Midterms Signal a Permanent Change Could Be Coming for Democracy
(RightWing.org) – As Americans prepare to head to the polls on Tuesday, November 8, a lot is on their minds. Polls show inflation, crime, and education are at the top of the list. For some, abortion is also a major topic. Additionally, Democrats have argued democracy itself is on the ballot. It might be true, but perhaps not for the reason some are suggesting.
If Democrats retain the majority in the Senate and pick up two seats, they could move to end the filibuster — this parliamentary rule is a vital function of the upper chamber. If the Left gets its way, its removal will force the Senate to function more like the House, erode debate, and make partisanship its critical defining feature.
How and Why Does the Filibuster Exist?
The framers created the Senate to serve as a deliberative body and a check on the more passionate House, which works on majority rule. The filibuster is the mechanism that ensures deliberation. According to the US Senate website, before 1917, there wasn’t a means in the upper chamber to end debate so lawmakers could vote on legislation. That year, Senators agreed to a new number allowing a two-thirds majority to end a filibuster, known as “cloture.”
In 1975, they reduced the vote from two-thirds to three-fifths, meaning 60 out of 100 senators must agree to cloture to end debate and vote on legislative proposals. It’s the same process still used to this day.
Those who support the rule say it’s vital to democracy and ensures the Senate doesn’t act like the House. It forces bipartisanship through negotiation.
What Might Happen If Democrats Abolish the Filibuster?
The Senate process ensures lawmakers gain a consensus to pass legislation. It guarantees the minority political party is a participant in the legislative process and provides even a single senator with influence. In 2021, Sen. Joe Manchin (D-WV) single-handedly killed President Joe Biden’s Build Back Better proposal. Regarding the filibuster, only Manchin and Sen. Kyrsten Sinema (D-AZ) pushed back on its elimination.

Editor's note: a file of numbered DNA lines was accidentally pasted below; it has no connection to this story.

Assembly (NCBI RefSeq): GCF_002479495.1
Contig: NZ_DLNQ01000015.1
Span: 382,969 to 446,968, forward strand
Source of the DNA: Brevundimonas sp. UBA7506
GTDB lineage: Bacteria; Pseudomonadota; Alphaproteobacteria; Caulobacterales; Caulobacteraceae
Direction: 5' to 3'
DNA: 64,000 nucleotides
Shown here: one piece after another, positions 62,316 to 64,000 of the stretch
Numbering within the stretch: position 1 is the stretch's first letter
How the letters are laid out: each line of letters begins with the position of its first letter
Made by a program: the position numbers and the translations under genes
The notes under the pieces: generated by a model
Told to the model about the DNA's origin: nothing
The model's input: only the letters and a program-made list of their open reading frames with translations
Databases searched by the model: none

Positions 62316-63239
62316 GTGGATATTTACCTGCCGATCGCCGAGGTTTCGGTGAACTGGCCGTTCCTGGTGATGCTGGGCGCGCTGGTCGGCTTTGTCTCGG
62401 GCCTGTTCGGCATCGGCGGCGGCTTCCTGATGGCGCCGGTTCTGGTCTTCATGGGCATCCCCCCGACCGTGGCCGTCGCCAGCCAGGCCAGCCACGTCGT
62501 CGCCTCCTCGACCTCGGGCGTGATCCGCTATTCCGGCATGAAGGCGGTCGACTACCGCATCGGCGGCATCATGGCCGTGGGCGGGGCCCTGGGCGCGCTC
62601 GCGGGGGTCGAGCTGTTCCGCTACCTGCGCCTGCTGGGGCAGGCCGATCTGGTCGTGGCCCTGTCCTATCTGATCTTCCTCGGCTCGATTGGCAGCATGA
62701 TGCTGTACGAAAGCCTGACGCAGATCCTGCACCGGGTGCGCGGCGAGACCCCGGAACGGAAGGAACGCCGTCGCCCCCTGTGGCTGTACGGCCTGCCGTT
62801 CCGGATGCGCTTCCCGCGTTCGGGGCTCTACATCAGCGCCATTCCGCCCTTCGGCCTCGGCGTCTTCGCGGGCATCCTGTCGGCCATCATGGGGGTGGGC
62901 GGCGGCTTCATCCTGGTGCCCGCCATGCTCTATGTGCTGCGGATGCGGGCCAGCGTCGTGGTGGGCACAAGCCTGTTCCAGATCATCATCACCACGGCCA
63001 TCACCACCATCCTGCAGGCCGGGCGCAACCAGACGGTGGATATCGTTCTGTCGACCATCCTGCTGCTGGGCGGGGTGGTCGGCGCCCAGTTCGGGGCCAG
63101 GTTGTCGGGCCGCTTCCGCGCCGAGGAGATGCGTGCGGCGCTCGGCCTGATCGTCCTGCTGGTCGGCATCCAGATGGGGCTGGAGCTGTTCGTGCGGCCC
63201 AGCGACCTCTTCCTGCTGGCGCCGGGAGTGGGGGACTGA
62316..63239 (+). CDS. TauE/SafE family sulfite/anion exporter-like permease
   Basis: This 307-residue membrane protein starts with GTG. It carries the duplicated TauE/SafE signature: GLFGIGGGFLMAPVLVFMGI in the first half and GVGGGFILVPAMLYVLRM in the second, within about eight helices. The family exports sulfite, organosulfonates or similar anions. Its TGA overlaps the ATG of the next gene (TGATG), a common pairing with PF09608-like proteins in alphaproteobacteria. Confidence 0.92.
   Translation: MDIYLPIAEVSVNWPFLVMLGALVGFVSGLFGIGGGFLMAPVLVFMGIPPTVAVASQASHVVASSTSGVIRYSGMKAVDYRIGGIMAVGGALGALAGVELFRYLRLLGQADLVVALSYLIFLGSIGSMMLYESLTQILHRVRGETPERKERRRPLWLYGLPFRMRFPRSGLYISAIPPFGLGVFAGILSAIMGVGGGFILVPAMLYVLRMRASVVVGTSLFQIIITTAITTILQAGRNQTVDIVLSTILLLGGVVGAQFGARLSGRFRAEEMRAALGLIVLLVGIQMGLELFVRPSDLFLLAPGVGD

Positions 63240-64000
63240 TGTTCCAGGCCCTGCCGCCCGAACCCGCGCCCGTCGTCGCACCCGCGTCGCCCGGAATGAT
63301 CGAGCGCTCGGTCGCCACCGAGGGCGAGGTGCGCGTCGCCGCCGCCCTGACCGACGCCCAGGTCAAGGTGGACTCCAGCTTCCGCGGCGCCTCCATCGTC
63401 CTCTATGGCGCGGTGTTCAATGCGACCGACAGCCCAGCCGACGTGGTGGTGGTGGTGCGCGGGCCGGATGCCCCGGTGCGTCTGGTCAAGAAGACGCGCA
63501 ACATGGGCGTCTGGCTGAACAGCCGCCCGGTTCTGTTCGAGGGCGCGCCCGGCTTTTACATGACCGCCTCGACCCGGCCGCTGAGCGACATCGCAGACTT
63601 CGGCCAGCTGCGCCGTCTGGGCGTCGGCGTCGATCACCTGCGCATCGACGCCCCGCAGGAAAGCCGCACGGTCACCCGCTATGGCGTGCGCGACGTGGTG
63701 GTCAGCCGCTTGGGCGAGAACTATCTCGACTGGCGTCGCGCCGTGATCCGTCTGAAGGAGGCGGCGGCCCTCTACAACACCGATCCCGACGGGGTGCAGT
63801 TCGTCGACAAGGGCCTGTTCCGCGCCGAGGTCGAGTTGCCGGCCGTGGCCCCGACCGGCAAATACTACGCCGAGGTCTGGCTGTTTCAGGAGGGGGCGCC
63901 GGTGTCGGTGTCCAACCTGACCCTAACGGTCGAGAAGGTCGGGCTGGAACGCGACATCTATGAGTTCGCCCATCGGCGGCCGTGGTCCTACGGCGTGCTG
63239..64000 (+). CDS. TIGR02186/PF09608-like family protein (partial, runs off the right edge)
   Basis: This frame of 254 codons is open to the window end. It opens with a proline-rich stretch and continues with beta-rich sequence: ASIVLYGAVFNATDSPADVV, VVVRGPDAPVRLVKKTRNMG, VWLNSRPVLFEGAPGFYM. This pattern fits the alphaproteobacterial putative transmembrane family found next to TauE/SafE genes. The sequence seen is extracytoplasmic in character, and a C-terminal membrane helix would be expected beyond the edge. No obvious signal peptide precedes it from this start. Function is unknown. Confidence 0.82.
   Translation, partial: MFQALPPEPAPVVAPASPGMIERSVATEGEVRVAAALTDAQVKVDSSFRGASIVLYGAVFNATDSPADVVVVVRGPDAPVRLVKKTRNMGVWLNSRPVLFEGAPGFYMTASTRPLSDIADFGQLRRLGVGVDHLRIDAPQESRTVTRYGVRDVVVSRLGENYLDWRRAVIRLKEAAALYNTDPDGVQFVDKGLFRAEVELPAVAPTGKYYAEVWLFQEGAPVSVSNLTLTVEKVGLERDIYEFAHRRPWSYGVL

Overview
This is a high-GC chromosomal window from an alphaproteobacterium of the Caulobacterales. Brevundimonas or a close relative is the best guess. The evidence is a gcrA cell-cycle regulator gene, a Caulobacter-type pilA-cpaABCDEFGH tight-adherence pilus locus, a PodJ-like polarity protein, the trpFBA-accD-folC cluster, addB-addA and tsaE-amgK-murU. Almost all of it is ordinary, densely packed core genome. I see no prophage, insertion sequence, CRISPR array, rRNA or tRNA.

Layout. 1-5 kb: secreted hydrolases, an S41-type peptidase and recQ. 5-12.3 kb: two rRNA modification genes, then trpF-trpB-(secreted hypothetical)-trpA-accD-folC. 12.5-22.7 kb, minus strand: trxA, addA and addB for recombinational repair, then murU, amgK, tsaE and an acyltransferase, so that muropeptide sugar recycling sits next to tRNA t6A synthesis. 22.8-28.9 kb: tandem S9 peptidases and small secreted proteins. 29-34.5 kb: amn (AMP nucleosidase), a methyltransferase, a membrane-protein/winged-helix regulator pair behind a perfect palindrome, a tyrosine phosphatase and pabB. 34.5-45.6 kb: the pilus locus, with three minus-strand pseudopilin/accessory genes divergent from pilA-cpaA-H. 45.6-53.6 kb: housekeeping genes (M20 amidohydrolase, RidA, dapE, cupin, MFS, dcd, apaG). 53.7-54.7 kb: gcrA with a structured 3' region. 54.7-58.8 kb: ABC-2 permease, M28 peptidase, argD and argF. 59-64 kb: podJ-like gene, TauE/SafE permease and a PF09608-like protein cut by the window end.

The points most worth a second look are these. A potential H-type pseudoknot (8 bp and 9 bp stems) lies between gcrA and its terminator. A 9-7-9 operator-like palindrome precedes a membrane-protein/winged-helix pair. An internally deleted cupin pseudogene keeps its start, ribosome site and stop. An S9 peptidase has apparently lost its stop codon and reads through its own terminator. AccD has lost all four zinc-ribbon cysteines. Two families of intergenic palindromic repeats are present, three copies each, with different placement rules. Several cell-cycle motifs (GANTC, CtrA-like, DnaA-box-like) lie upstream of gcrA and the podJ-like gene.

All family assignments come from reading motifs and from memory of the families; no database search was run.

If Democrats were to pick up two seats on Tuesday, they could override two of their own who oppose the move. If it happens, the check against partisanship, legislative extremism, and safeguards that ensure the Senate remains deliberative will disappear. It would likely throw Congress into anarchy.
If one party has simple majorities in each chamber of Congress, they could easily and speedily push through extreme legislation. Ultimately, as voters switch sides, the two political parties would respond in kind, reversing the other party’s legislation and pursuing their own radical agendas. It’s likely to deepen the country’s polarization and animosity towards one another.
As it stands, RealClearPolitics (RCP) projects the GOP will flip four Democratic seats for a 54 to 46 majority come January. If it comes to fruition, Democrats will unlikely argue against eliminating the filibuster because they won’t have the votes to pass their agenda and because eliminating it would no longer benefit their party.
Still, should it survive?
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